George A. Miller Prize in Cognitive Neuroscience

The George A. Miller Prize in Cognitive Neuroscience was established in 1995 by the Cognitive Neuroscience Society to honor the innovative scholarship of George A. Miller, whose many theoretical advances have greatly influenced the discipline of cognitive neuroscience. The first ten years of the prize were funded by generous support from the James S. McDonnell Foundation.

Each year the Prize shall recognize an individual whose distinguished research is at the cutting-edge of their discipline with realized or future potential, to revolutionize cognitive neuroscience. Extraordinary innovation and high impact on international scientific thinking should be a hallmark of the recipient’s work.

An annual call for nominations for the George A. Miller Prize will be made to the membership of the society. The recipient of the prize will attend the annual meeting of the Cognitive Neuroscience Society and deliver the George A. Miller lecture.


Previous Winners of the George A. Miller Lectureship

2018 Elizabeth Spelke, Harvard University
2017 Dr. David Van Essen, Alumni Endowed Processor, Washington University in St Louis
2016 Brian Wandell, Isaac and Madeline Stein Family Professor
2015 Patricia Kuhl, Ph.D., University of Washington
2014 Jon Kaas, Ph.D., Vanderbilt University
2013 Fred Gage, Ph.D., The Salk Institute
2012 Eve Marder, Ph.D., Brandeis University
2011 Mortimer Mishkin, Ph.D., NIMH
2010 Steven Pinker, Ph.D., Harvard University
2009 Marcus Raichle, Ph.D., Washington University School of Medicine
2008 Anne Treisman, Ph.D., Princeton University
2007 Joaquin M. Fuster, Ph.D., University of California Los Angeles
2006 Steven A. Hillyard, Ph.D., University of California San Diego
2005 Leslie Ungerleider, Ph.D., National Institute of Mental Health
2004 Michael Posner, Ph.D., University of Oregon
2003 Michael Gazzaniga, Ph.D., Dartmouth College
2002 Daniel Kahneman, Ph.D., Princeton University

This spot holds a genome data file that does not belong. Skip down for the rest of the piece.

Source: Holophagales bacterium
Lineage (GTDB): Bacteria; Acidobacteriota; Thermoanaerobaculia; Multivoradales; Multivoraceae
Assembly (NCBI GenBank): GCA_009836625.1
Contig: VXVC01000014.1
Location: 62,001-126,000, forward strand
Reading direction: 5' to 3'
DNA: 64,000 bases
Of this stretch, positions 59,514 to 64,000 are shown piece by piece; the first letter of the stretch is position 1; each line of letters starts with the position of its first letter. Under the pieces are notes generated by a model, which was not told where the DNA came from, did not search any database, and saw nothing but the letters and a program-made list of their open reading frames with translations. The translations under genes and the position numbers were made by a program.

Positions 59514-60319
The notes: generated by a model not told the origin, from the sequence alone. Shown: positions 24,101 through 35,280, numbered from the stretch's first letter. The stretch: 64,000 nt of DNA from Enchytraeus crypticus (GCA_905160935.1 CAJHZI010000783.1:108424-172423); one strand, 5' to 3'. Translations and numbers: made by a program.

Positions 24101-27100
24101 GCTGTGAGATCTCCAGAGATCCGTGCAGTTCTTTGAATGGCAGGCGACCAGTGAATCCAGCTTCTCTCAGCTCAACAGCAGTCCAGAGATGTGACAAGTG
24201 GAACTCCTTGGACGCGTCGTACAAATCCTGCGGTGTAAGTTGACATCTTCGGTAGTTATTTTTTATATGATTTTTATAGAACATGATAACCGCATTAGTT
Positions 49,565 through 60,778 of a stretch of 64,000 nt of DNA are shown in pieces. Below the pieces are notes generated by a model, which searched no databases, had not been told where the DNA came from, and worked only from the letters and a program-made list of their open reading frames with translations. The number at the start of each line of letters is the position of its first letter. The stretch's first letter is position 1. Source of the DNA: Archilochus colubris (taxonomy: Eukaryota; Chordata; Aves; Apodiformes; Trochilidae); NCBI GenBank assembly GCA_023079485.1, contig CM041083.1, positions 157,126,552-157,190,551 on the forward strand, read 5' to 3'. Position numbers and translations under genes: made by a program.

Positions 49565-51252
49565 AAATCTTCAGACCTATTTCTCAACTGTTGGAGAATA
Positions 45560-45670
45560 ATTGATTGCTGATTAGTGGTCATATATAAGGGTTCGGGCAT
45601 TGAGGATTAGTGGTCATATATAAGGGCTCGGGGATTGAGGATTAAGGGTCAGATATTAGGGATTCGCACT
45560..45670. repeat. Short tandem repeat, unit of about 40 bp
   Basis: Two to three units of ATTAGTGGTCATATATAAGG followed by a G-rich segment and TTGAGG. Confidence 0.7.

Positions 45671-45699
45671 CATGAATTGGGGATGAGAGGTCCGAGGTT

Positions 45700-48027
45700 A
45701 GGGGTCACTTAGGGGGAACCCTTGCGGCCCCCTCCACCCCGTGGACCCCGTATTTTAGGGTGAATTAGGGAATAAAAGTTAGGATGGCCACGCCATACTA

2001 William Newsome, Ph.D., Stanford University
2000 Patricia Churchland, Ph.D., University of California, San Diego
1999 Giacommo Rizzolatti, Ph.D., University of Parma, Italy
1998 Susan Carey, Ph.D., New York University
1997 Roger Shepard, Ph.D., Stanford University
1996 David Premack, Ph.D., CNRS, France
1995 David H. Hubel, Ph.D., Harvard Medical School

Congratulations to Elizabeth Spelke, our 2018 George A. Miller Awardee. Elizabeth Spelke will receive her award and give her lecture on *Sunday, March 25, 2018, 5:00-6:00PM in the Grand Ballroom of the Boston Sheraton Hotel.


"Objects, Agents, and Persons: From Core Cognition to New Systems of Knowledge"

Speaker: Elizabeth Spelke, Harvard University

Young children rapidly develop a basic, commonsense understanding of how the world works. Research on infants suggests that this understanding rests in part on ancient systems, shared by other animals, for representing bodies and their motions, agents and their intended actions, social beings and their experienced states of engagement, places and their distances and directions, geometric forms, and approximate number. These core cognitive systems are innate, abstract, sharply limited, and opaque to intuition: in young infants, they operate automatically and largely independently of one another. Infants’ knowledge grows, however, not only through learning capacities that enrich these systems and are common to all animals, but through a fast and flexible learning process that generates new systems of concepts and likely is unique to our species. The latter process composes new, explicit concepts by combining productively the concepts from distinct core knowledge systems. The compositional process is poorly understood but amenable to study, through coordinated interdisciplinary research. To illustrate, this talk will focus on infants' knowledge of objects, agents, and social beings, and on two new systems of concepts that emerge quite suddenly at the end of the first year: concepts of objects as kinds whose forms afford specific functions for action, and concepts of people as social agents whose mental states are shareable experiences of the things they act upon.

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